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October 28th, 2008

(Update1) TARP: Troubled Automaker Relief Program?

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Well not exactly. As merger talks continue between GM and Chrysler, the White House has begun to discuss federal-financing avenues for the two automakers — one option could include pulling funds from the allotted $700 billion set aside for rescuing financial institutions. The Treasury Department confirmed this week that no money would be diverted from TARP funds; that money had been designated solely for capital infusions to banks and insurance companies only.

Individuals close to the two automakers claim they have requested approximately $10 billion from the federal government to foster a merger between the two failing automakers. One breakdown sees the government providing $3 billion in exchange for preferred stock, the White House taking over $3 billion in pension obligations (extensive pension obligations for retired autoworkers have gobbled up tremendous amounts of funds from both automakers), and “a credit line that could include U.S. government purchases of commercial paper issued by GM to relieve short-term pressure on liquidity.”

The failure of just one of the “Big Three” auto manufacturers could have devastating economic effects. Combined, the Big Three employ 200,000 US workers, not to mention the millions of other jobs, like parts suppliers and dealerships, that rely on them.

Any potential federal aid that may be provided to US automakers will be in addition to the recently-approved $25 billion designed to bolster the production of more fuel-efficient vehicles. A decision could come as early as this week.

Phil LeBeau of CNBC is quite confident GM and Chrysler will get the money they are after. But that’s not the “tough sell” General Motors should be worried about. According to LeBeau, “(GM’s Chairman and CEO Rick) Wagoner’s personal push for loans is not a tough sell. He’ll get the money and once he does, then the real pressure starts. Then he and his top lieutenants will have to move quickly to integrate Chrysler.”

“Washington doesn’t have much of a choice but to give GM the money.”

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2 Responses to “(Update1) TARP: Troubled Automaker Relief Program?”

  1. Miguel Says: November 19th, 2008 at 5:18 pm

    I just signed and mailed the electronic funds transfer form for the second loan I’ve taken out to pay my son’s college. Next fall, my daughter starts college. I also just received a notice from my health insurance that my premium is also going up, and our prescription co-pays will go from $35 to $60 for EACH prescription. My wife and I have 10 prescriptions.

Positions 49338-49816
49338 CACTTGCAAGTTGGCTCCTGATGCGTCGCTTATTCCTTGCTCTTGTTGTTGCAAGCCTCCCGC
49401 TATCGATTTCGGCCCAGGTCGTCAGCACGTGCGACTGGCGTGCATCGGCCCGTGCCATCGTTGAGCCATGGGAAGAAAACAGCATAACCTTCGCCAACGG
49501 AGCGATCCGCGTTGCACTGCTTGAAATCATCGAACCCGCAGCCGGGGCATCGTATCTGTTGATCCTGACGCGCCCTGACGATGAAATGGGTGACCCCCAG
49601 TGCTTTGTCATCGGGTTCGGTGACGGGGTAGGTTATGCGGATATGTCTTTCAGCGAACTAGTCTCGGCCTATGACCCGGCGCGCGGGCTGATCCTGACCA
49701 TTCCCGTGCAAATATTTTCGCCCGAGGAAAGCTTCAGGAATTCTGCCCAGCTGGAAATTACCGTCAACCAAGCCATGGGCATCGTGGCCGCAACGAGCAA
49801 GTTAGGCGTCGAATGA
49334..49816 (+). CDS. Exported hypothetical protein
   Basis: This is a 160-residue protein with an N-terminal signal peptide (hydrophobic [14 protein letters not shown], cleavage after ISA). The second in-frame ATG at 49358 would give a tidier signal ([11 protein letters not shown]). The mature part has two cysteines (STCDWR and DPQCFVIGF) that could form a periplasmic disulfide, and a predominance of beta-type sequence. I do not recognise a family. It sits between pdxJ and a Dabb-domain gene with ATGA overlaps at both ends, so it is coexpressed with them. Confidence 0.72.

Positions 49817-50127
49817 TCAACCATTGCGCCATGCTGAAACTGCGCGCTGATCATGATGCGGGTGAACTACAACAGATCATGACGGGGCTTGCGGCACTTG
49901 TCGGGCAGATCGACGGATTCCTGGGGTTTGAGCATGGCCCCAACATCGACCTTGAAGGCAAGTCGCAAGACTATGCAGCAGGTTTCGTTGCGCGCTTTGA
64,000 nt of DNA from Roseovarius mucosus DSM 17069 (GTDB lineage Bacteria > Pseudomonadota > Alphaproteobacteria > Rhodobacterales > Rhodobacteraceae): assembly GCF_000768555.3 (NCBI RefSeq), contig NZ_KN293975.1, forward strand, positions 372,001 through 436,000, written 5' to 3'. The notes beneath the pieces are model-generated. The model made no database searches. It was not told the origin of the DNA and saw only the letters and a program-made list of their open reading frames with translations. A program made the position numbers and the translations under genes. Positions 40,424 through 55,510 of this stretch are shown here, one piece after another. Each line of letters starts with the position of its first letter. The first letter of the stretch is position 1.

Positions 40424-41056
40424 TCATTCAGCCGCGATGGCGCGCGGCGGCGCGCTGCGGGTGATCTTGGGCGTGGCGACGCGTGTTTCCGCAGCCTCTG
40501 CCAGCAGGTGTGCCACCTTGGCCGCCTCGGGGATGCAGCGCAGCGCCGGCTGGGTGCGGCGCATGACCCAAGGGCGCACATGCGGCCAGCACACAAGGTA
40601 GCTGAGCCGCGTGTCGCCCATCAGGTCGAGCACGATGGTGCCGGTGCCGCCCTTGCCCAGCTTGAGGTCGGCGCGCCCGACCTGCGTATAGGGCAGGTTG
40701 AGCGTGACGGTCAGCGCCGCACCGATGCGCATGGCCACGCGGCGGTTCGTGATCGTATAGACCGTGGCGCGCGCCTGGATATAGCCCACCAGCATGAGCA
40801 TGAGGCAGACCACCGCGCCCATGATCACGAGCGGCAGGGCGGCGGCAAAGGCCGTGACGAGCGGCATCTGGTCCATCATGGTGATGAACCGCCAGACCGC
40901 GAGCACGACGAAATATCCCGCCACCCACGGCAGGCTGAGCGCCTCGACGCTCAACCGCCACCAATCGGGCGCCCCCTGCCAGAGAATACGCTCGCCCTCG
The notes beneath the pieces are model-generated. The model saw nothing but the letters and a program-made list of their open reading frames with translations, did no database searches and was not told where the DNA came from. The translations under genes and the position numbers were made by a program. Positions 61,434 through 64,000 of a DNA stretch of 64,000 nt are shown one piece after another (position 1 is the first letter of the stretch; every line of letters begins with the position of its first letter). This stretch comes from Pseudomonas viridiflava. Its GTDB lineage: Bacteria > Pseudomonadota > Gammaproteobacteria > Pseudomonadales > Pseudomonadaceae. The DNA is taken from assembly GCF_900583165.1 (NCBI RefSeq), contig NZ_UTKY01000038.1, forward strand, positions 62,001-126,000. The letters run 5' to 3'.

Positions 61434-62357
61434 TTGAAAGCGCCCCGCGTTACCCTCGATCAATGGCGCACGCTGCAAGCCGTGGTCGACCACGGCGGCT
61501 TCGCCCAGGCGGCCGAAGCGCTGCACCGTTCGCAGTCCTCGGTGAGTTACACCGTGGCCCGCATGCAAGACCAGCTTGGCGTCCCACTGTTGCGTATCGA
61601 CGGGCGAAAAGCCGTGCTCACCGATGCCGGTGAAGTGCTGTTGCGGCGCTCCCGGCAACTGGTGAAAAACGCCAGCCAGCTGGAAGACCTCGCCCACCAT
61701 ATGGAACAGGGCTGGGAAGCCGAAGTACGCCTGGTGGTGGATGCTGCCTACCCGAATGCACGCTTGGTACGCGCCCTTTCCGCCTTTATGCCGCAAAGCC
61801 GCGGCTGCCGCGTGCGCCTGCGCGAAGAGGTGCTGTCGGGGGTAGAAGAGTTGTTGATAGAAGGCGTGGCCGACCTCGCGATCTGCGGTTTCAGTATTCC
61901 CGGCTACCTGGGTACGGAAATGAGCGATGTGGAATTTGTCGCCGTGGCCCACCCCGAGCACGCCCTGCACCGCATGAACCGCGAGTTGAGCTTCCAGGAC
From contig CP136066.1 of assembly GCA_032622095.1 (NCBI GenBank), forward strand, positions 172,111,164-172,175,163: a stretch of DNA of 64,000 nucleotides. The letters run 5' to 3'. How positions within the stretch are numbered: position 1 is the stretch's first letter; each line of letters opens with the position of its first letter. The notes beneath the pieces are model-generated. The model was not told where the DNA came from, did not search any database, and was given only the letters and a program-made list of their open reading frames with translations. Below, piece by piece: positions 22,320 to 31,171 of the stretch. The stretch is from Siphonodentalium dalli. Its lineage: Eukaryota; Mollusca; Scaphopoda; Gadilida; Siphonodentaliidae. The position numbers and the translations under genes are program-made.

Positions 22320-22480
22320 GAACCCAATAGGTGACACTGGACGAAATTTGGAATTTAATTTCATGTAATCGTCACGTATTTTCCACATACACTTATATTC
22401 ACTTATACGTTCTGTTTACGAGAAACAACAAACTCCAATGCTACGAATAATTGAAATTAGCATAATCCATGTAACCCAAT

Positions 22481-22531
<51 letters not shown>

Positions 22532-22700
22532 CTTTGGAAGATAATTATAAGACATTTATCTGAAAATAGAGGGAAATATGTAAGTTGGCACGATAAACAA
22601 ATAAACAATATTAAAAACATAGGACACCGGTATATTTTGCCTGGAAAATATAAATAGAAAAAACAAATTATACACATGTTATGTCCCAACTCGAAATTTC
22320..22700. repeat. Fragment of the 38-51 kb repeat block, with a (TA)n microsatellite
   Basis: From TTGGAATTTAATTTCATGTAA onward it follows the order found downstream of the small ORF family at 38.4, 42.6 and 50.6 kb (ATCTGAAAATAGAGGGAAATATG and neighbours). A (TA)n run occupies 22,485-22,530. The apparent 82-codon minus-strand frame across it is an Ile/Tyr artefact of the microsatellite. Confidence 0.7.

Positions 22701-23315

I am counting pennies right now, and these people in Congress have the NERVE to even consider giving these people who make $77 an hour, a bailout? NO. Enough. If they keep this up, maybe next time we should kick them all out. Every imcumbent. Just kick them all out, and maybe they’ll get the message.

  2. Tim Manni Says: November 20th, 2008 at 10:24 am

    Miguel,

    Thanks for reading our blog and leaving your comment. Times are tough for so many of us out there, and there seems no end in sight. I know many people, including myself, that have taken on a second job to help pay the bills.

    Lawmakers are treading a fine line between an economic backlash (if the Big Three should fail) and funneling money into a poorly managed industry. The US auto industry is well behind many foreign automakers in efficiency and technology. You’re absolutely right — something drastic needs to be done, and soon!

    Thanks again for reading and we hope to hear from you soon,

    Tim

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HSH.com's daily blog focuses on the latest developments in the mortgage and housing markets. Our mission is to relate how changes in mortgage rates and housing policy, as well as the latest financial news, impacts consumers, homebuyers and industry insiders alike. Our 30-plus years of experience in the mortgage industry gives us an edge as we break down the latest changes in an ever-changing market.

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Tim Manni

Tim Manni is the Managing Editor of HSH.com and the author of their daily blog, which concentrates on the latest developments in the mortgage and housing markets.

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